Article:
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Last night was the launch of the Southern-Land Spring series from Garron Publishing at the Halifax Café.  And the place was bursting at the seams, with people flocking to hear the latest work from some fantastic poets – Mike Hopkins, Alison Flett, Steve Brock, Judy Dally and Louise McKenna.

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MC’d by Gary MacRae from Garron Publishing with Sharon Kernot on book sales, which incidentally went like hot cakes, Mike Ladd introduced the line-up, another outstanding local poet.

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First to read was Mike from his ingeniously titled Selfish Bastards and other poems, a collection described as a ‘parody of parodies’ and so naturally Mike read the title poem, which required audience participation.  My favourite line has to be ‘Poets at poetry readings who go over time with their boring bloody confessional poems about their boring bloody tragic lives – Selfish Bastards!’ (shouted by the audience).  Mike’s work is clever, witty and engaging, and there’s a very poignant poem in the collection called ‘My Father’s Blood’, which won a first prize at this year’s Salisbury Writers’ Festival.

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Next up to the mic was Alison reading from Vessel and other poems, and again like Mike Alison read the title poem, two of its three stanzas, which I’ve heard Alison read before and just love.  The poem is about a girl, with each stanza marking a different chapter in her life, beginning with ‘She is small.  The sky does not yet come down around her.  It is still contained in a blue strip at the top of the page’, epitomising childhood.  Alison reads like a dream, fashions poems brimming with feeling and soul, which both haunt and enrapt with their quiet beauty.

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After a short break, Judy shared some poems from Lost Property and other poems, a collection about her late father, her relationship with him and the impact it has on their family dynamics.  Judy started with ‘My father on a January morning’, where we see him ‘hunched on the sea wall’, hiding, ignoring, clearly not wanting to be there, ending with ‘refused an ice cream, cast a shadow’.  Judy’s poems belay the quite often heartbreak of parental relationships, lives spent, moments lost, asks the question, how did we come to this?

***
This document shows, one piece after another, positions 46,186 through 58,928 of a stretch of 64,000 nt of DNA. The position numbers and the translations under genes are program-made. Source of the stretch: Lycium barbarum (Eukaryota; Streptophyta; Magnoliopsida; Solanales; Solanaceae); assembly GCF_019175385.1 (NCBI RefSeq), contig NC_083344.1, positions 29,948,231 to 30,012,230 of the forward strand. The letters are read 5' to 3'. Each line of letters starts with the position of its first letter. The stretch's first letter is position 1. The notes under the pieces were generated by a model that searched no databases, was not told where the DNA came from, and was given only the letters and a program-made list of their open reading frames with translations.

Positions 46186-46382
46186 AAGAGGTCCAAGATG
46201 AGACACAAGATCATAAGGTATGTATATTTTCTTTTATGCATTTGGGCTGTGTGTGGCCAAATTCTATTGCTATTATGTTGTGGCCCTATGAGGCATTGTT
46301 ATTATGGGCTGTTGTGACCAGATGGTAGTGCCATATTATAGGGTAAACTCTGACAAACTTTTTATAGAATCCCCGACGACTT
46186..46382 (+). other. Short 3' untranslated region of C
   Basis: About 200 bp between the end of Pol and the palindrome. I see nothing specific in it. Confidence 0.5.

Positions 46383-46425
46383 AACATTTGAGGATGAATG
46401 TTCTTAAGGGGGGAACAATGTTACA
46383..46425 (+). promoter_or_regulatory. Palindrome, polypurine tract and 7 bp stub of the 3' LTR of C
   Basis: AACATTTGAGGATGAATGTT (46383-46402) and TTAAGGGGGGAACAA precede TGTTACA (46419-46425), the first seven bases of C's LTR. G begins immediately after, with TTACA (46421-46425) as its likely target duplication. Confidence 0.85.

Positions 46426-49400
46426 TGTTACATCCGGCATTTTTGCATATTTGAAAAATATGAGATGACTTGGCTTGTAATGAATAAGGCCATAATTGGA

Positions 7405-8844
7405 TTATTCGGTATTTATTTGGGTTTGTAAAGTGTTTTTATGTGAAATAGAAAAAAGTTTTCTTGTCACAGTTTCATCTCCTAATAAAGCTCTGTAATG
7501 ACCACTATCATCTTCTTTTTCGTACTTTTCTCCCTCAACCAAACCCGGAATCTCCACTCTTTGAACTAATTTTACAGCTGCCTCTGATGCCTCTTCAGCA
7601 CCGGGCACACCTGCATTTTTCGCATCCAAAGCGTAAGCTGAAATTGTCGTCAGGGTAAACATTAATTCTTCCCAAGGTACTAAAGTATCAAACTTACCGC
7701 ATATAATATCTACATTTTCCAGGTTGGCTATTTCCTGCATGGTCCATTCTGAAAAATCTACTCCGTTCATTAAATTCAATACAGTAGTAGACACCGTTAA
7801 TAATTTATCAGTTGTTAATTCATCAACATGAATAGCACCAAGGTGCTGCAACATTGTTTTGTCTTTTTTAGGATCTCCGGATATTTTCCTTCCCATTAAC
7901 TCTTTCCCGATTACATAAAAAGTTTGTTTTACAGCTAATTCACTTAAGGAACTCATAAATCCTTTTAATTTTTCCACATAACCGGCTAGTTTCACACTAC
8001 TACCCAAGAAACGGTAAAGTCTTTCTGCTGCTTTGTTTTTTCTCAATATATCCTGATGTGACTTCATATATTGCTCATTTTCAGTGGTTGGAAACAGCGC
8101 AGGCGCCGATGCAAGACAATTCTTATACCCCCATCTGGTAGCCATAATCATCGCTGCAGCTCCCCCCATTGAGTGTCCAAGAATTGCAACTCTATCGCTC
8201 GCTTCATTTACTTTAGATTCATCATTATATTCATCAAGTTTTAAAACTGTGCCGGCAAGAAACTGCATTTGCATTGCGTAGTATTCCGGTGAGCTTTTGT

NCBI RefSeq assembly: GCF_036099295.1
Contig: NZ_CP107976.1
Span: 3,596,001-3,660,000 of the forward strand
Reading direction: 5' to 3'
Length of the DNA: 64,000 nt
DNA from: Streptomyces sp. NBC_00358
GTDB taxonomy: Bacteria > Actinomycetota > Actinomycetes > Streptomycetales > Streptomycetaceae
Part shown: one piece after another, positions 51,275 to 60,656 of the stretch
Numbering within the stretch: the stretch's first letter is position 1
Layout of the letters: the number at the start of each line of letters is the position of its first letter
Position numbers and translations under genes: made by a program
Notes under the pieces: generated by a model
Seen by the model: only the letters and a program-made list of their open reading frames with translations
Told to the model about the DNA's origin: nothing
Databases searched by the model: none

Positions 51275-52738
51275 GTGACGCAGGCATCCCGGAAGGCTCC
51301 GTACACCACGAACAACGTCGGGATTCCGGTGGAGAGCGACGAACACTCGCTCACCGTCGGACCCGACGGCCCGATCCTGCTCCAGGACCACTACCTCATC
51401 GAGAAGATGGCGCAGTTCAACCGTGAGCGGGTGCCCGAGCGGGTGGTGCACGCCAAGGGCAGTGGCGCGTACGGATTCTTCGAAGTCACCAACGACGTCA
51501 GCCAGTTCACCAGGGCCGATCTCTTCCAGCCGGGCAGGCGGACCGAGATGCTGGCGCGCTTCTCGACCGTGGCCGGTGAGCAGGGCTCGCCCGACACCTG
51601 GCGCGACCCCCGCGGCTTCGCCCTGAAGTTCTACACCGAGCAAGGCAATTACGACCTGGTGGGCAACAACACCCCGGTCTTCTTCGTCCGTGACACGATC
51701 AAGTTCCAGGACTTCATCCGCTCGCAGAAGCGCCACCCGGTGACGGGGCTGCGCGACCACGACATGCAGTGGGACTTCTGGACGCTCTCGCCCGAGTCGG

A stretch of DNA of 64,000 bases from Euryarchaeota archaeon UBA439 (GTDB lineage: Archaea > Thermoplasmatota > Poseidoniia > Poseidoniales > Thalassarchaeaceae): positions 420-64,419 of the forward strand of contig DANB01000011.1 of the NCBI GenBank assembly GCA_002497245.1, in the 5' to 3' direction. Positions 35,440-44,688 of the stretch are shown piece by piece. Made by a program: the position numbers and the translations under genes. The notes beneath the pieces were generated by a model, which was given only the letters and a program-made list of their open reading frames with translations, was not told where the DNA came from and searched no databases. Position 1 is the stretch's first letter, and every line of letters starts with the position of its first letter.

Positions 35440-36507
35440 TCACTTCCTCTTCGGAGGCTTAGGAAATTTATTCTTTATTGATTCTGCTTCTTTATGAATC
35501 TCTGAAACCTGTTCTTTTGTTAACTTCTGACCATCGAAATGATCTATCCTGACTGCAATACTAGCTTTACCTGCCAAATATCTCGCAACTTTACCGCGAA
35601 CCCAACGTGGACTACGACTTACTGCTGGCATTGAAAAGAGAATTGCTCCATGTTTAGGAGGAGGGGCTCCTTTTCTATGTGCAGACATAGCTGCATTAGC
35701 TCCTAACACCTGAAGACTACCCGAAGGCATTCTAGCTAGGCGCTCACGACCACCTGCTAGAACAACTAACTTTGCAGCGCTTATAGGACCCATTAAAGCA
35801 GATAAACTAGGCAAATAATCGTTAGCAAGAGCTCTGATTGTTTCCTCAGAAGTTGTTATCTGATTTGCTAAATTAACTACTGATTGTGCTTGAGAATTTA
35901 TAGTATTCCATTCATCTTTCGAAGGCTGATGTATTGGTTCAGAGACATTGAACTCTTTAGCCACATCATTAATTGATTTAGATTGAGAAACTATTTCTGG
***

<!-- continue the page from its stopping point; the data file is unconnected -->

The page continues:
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Steve read next from Jardin du Luxembourg and other poems, a collection about travel and his time spent in Europe.  In Steve’s poem ‘Still Life’, he compares writing poetry to ‘a bowl of lemons’ where ‘you need the optimism of the lemon’ and ‘the ability to lend yourself like the humble lemon to season other parts of your life’.  A clever thought-provoking piece, leaving us poets with a literally tantalizing image – that ‘one day you have enough lemons to live off alone.’

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To finish the set Louise read from The Martyrdom of Bees and other poems, which draws on her nursing career.  Louise also started with the title poem and like Alison read two of its three stanzas, where a bee ‘alights upon his arm, testing for sweetness on the inside of it, as if it is the pale throat of a flower before the white hot pain’ and then later, they become ‘airborne tigresses, poised to kill.’  I particularly liked ‘A Nurse’s Meditations in the Sluice Room’, where ‘ your contempt is like a needle waved in my face’ to the final stunning lines – ‘I have carried my anger in your bedpan – now I open the tap, rinse it away.’

These chapbooks are exquisitely rendered pieces of art, both inside and out, and once again provide perfect poetic snapshots, a credit to the South Australian poetry scene.   

East Avenue Books was the venue Thursday night for the launch of three new additions to the Picaro Poets series published by Ginninderra Press, namely Cary Hamlyn, Russ Talbot and Shelda Rathmann.

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Joan Fenney, partner of Peter with whom she owns the bookstore, opened the launch by saying these particular poets are great friends of hers and how delighted she was to host the event.

Unfortunately Stephen and Brenda Matthews from Ginninderra Press were not able to be there so Louise Nicholas shared a note with the crowd passing on their appreciation to the newest members of the GP family.

So Cary was first up with her chapbook Scraping the Night introduced by Sharon Kernot who helps Gary MacRae run Garron Publishing. Sharon mentored Cary for a time and explained how her collection contains a variety of styles and themes – psychological, humour, loss, love – so a little something for everyone.